Sunday, September 11, 2011

Three Observations From Ezekiel 14

First, the peculiar expression “set up idols in their hearts,” repeated several times with minor variations in Ezekiel 14:1–8, reeks of duplicity. Publicly there may be a fair bit of covenantal allegiance, but heart loyalty simply isn’t there. To set up idols in the heart is to separate oneself from the living God (Ezek. 14:7). That danger is no less treacherous today than in Ezekiel’s time. Somehow we manage to adhere to our creedal profession, but if anything goes wrong our undisciplined rage shows that we maintain little real trust in the living God: our secret idol is comfort and physical well-being. We attend church, but rarely do we pray in private or thoughtfully read the Word of God. We sing lustily at missionary conventions, but have not shared the Gospel with anyone for years. And deep down we are more interested in our reputation, or in sex, or in holidays, than we are in basking in the awesome radiance and majesty of God. Meditate on Ezekiel 14:8, and ask for forgiveness and grace to become more consistent.
Second, those who set up idols in their hearts are the very people most likely to seek out a prophet or a preacher to keep up appearances and secure a little help along the way. But God says, “I the LORD will answer [them] myself in keeping with [their] great idolatry” (Ezek. 14:4). He will “entice” the prophets (Ezek. 14:9–11)—the word might better here be rendered “deceive.” God’s “deception” of the prophets is part of his judicial sentence. Yet it is a peculiar “deception,” for God’s revelation is already there in public Scriptures to be read and studied; moreover, he now openly tells the prophets of his judicial hand upon them. If they had an iota of spiritual sensibility, the warning would drive them to self-examination and repentance. But no: the sentence is pronounced, and they are deceived. Such prophets lie to the people, and the people like the lies and listen to them (cf. Ezek. 13:19).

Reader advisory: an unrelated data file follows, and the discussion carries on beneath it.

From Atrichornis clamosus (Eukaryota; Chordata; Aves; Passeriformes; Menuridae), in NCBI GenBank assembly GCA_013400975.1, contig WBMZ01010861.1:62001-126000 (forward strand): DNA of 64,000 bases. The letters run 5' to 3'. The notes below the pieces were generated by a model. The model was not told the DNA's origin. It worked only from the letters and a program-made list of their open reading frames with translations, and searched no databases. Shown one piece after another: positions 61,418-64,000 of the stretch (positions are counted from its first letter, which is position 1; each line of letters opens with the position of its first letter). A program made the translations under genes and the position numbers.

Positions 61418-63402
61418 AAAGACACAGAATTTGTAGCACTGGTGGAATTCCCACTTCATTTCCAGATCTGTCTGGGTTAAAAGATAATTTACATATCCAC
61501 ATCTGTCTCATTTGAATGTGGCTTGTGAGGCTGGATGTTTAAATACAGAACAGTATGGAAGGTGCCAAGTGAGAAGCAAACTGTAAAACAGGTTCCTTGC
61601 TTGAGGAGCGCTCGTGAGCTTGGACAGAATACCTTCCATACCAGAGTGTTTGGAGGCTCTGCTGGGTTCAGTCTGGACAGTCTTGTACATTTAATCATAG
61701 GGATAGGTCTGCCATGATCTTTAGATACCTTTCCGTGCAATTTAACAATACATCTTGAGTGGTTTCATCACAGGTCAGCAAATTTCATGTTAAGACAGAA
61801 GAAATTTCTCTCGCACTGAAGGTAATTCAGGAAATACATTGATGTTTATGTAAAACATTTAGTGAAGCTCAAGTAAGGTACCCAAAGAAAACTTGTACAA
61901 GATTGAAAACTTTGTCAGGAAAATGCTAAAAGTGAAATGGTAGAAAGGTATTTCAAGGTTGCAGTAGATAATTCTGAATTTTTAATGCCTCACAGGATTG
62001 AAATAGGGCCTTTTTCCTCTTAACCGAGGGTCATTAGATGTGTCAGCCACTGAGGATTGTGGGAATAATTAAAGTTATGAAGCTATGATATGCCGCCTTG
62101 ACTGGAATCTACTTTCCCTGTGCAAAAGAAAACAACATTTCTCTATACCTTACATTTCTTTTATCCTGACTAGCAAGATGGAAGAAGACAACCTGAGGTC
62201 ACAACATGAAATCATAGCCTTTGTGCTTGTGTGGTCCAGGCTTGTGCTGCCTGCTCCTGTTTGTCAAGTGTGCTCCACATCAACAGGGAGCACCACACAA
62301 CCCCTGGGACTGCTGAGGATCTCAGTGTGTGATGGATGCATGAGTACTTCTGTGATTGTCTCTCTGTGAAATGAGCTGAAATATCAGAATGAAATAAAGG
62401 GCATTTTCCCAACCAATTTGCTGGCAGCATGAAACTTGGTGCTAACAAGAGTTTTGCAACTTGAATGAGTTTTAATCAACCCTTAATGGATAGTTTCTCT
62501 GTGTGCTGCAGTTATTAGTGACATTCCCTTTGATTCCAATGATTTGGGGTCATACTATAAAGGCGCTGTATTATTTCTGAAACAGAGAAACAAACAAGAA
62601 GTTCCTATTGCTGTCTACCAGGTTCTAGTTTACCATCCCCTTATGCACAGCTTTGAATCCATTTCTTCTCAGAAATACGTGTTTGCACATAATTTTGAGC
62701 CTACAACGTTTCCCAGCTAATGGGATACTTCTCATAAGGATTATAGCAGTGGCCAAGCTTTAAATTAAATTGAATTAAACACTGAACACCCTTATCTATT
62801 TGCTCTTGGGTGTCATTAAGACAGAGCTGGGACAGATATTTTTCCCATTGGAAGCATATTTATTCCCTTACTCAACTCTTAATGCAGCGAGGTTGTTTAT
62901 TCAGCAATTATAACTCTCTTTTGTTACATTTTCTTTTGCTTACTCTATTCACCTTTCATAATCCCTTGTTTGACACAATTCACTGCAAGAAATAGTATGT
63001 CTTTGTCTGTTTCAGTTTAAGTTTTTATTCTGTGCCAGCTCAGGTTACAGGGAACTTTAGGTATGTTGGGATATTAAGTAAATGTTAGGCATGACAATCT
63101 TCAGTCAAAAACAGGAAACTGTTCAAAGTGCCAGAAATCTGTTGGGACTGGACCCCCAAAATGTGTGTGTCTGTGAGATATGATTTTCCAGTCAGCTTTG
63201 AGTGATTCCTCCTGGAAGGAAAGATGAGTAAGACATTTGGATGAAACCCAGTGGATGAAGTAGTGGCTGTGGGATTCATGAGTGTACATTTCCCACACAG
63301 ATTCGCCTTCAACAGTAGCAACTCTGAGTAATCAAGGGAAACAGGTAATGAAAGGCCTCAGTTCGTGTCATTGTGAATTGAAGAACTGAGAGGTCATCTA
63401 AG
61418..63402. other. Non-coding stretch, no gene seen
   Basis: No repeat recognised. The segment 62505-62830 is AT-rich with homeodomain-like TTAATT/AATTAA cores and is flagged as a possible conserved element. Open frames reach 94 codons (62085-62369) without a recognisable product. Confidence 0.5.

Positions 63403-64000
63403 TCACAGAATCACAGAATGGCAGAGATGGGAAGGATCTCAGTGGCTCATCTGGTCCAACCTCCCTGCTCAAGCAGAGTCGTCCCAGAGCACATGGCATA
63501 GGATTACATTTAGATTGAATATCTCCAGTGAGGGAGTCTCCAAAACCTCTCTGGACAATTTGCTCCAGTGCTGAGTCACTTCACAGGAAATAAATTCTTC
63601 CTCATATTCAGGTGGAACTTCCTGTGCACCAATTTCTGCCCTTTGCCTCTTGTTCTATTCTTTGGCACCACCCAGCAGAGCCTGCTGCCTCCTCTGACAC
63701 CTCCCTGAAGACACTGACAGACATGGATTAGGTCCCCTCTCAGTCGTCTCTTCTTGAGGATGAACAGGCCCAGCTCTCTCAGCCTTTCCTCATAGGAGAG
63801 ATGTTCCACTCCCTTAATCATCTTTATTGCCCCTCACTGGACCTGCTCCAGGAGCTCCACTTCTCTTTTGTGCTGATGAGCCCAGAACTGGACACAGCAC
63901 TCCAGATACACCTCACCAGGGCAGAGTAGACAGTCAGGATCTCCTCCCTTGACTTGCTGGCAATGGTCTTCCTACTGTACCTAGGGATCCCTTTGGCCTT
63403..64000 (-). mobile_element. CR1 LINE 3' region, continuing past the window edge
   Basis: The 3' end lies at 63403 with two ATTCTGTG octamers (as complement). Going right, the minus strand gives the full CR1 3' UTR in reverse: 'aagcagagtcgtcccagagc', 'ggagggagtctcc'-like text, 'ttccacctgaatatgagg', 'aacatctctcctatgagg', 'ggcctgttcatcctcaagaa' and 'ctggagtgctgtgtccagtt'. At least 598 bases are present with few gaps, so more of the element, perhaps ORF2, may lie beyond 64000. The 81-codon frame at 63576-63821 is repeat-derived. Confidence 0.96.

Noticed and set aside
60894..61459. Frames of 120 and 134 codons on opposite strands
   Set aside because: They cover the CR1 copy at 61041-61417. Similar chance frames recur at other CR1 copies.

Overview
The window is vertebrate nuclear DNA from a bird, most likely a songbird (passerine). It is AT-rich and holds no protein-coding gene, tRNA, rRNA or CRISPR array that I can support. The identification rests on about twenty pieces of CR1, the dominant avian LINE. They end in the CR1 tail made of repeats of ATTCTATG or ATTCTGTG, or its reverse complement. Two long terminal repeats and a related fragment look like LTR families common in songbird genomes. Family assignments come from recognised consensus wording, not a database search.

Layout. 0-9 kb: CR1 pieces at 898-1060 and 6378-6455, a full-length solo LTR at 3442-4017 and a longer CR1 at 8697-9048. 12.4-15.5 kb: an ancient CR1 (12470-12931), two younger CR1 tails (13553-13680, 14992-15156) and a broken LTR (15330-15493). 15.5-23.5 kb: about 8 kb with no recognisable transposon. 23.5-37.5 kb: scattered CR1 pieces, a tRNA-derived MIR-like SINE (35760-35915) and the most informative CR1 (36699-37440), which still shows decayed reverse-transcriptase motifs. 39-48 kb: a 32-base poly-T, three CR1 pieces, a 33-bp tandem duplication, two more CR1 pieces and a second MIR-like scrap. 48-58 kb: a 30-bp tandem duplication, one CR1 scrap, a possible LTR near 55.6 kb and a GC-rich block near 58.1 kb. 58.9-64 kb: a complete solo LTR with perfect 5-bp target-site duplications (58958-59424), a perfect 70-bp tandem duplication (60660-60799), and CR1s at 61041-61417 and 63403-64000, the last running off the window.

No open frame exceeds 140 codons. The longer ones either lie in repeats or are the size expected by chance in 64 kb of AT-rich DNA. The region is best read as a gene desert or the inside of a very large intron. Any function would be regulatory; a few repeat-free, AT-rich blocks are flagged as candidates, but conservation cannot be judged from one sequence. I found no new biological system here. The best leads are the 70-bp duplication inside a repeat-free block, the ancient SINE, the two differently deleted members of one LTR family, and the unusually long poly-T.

Third, sometimes judgment becomes so inevitable that not even the presence of the most righteous would delay it any longer (Ezek. 14:12–23). The reasoning presupposes the theology of Genesis 18: God may spare a wicked city or nation for the sake of the just who reside there. But where wickedness overflows, not even the presence of Noah (spared from the Flood), Job (declared “blameless” and “upright,” Job 1:1), and Daniel (Ezekiel’s contemporary, serving in the Babylonian courts, renowned for his piety) will stay the disaster that God ordains. Indeed, when the exiles see the revolting conduct of the new refugees, they will realize how right God was (Ezek. 14:22–23).
Thanks goes to D.A.Carson

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